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In addition to the Class 6 Ford F59 chassis that it added in March, Motiv has powertrain kits for the Class 4 Ford E450 cutaway chassis and the Class 8 heavy-duty Crane Carrier COE2 chassis. Castelaz said Motiv currently won’t add more than about one chassis type per year, because it’s quite labor-intensive to do so. “Even though it’s not difficult engineering, each chassis has slightly different dimensions and requires new mounting brackets and new cables – a lot of new parts,” he said.

Motiv hasn’t done the packaging study for a full-size school bus chassis yet, but Castelaz thinks that it could be in Motiv’s future. “Large school buses could be a good fit for electric, and having these smaller school buses lets us get a lot of data about how the buses are used and how school districts think about their vehicles, which will be useful in the future when we do partner up with a larger school bus builder.”

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The data collection Castelaz mentioned is a big part of the remote telematics built into Motiv’s system. The company uses it to retrieve a variety of data from the vehicles. The data sets are useful for maintenance and also for reconfigurations by pushing data and/or software updates back onto the vehicle. “We can remotely log into the vehicle to run diagnostic tests to figure out what’s wrong, which saves time and reduces vehicle downtime,” Castelaz said. Specific things Motiv can do remotely include adjusting for more or less regenerative braking, making the acceleration more or less aggressive, etc.

Juiced up for junk collection

Every Motiv-powered vehicle also works with the Motiv Universal Fast Charger. This proprietary creation offers higher power than a standard Level 2 charger, but is not as expensive as a DC fast charging station. It uses three-phase power rather than single-phase, and “that allows us to go from your standard 6 kW Level 2 charge up to 25 kW,” Castelaz said. “It still uses Level 2 protocols, but using three-phase charging, you get kind of the same amount of power you would with a DC fast charger. It’s a $3,000 station, instead of a $30,000-50,000 fast charger. We can work with whatever power is at your facility, whether 208 V or 440 V, and we can get reasonably fast charge rates with minimal infrastructure costs. That’s a big value add for fleet operators.”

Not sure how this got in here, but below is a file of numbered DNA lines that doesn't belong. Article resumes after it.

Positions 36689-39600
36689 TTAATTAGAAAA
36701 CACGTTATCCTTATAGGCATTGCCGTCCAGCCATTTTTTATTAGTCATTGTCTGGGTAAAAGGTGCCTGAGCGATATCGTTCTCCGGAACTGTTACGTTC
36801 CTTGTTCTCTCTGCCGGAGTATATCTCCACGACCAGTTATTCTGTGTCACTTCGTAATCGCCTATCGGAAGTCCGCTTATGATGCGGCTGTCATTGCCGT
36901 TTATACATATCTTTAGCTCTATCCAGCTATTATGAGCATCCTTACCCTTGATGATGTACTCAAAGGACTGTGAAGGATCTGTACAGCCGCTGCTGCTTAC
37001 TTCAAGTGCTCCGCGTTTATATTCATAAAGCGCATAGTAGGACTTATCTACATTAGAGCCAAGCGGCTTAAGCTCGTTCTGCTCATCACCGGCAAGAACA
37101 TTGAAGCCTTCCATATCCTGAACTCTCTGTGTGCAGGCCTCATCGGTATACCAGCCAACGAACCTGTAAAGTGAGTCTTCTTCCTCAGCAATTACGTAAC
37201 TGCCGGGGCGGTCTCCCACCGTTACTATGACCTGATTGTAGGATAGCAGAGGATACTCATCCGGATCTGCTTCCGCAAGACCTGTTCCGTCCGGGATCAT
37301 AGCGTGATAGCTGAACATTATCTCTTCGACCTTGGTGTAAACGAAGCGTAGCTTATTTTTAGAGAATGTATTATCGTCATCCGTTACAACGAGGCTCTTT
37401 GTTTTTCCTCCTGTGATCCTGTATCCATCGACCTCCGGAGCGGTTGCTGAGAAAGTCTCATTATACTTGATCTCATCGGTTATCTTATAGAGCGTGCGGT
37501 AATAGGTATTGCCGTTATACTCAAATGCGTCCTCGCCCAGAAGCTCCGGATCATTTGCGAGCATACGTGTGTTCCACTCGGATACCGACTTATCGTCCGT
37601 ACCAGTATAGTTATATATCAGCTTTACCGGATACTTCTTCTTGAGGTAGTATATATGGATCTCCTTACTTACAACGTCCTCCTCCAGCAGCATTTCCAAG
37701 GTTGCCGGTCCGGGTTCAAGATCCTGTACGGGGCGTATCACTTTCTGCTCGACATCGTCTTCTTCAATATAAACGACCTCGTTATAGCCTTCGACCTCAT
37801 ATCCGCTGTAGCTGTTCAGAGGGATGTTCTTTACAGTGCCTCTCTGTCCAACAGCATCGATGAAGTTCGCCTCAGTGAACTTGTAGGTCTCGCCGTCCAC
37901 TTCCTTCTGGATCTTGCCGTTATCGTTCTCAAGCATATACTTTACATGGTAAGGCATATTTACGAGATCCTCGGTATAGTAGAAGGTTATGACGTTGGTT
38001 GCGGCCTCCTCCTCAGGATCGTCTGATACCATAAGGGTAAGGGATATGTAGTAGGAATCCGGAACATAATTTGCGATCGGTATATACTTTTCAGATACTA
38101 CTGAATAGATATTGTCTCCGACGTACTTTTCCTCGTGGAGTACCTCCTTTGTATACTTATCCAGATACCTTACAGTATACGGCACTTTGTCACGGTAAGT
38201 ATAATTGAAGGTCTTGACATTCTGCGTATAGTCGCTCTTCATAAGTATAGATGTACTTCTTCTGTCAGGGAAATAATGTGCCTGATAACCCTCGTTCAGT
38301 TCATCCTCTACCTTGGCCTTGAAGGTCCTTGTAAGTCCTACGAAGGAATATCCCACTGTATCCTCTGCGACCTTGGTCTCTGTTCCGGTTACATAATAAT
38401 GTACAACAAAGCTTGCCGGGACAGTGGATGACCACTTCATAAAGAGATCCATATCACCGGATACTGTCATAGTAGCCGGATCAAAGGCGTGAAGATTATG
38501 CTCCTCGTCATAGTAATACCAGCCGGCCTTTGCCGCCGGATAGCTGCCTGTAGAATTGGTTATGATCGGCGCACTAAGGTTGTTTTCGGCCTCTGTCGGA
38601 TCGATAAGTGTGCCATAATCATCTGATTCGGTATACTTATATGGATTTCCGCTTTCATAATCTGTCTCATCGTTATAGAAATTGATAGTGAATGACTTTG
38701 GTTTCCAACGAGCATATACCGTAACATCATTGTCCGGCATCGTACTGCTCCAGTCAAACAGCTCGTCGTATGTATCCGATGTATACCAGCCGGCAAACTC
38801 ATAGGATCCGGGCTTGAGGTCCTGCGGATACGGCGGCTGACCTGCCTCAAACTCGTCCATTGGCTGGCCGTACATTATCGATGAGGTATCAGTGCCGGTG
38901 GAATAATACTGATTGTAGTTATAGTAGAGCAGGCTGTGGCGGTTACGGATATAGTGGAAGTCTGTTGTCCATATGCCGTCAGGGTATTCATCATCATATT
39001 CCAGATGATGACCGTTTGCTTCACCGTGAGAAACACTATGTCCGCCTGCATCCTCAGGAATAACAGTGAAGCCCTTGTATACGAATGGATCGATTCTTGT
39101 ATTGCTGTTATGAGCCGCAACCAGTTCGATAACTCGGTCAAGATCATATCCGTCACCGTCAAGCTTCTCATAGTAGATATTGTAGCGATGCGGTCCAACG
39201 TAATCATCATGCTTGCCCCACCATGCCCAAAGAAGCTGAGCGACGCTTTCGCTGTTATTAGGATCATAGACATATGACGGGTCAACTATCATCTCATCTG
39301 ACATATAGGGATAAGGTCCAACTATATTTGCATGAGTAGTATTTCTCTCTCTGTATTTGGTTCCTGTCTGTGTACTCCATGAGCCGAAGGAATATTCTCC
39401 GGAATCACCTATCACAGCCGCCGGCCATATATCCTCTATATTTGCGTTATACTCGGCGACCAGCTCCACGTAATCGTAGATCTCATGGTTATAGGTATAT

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Motiv’s garbage truck, or what it calls its electric refuse vehicle (ERV), uses the company’s largest chassis, the Class 8 Crane Carrier. It has 212 kWh of energy in 10 battery packs and a range of 60 miles with a payload capacity of 9 tons, which makes it capable of being used anywhere in Chicago. With Motiv’s Universal Fast Charger at three-phase 440 V, it can charge at up to 50 kW and be fully charged in 8 hours.

For those reasons and more, Castelaz sees enormous upside to electric garbage trucks. Particularly, the Motiv ERV has returned operating costs of about a tenth of those of a diesel truck; it meets the gross vehicle weight rating (at least for Chicago) and it reduces maintenance costs substantially.

“You really have no fluids to change, and even brake wear is substantially reduced,” he said. “You have no exhaust system to worry about, so you have a better experience for the drivers and sanitation workers being next to that engine all day. And if it delivers trash to a waste-to-energy power plant, one truckload of trash produces enough electricity to power that truck for 40 days. That means you have a system that’s net energy producing. It looks very similar to Chicago’s other 600 garbage trucks that drive by your house at 6 am and wake you up sitting there with their idling engines, except that ours is completely quiet and doesn’t have a smokestack or a fuel tank on its side. Instead it has batteries behind the cab.”

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This article originally appeared in Charged Issue 20 – July/August 2015. Subscribe now!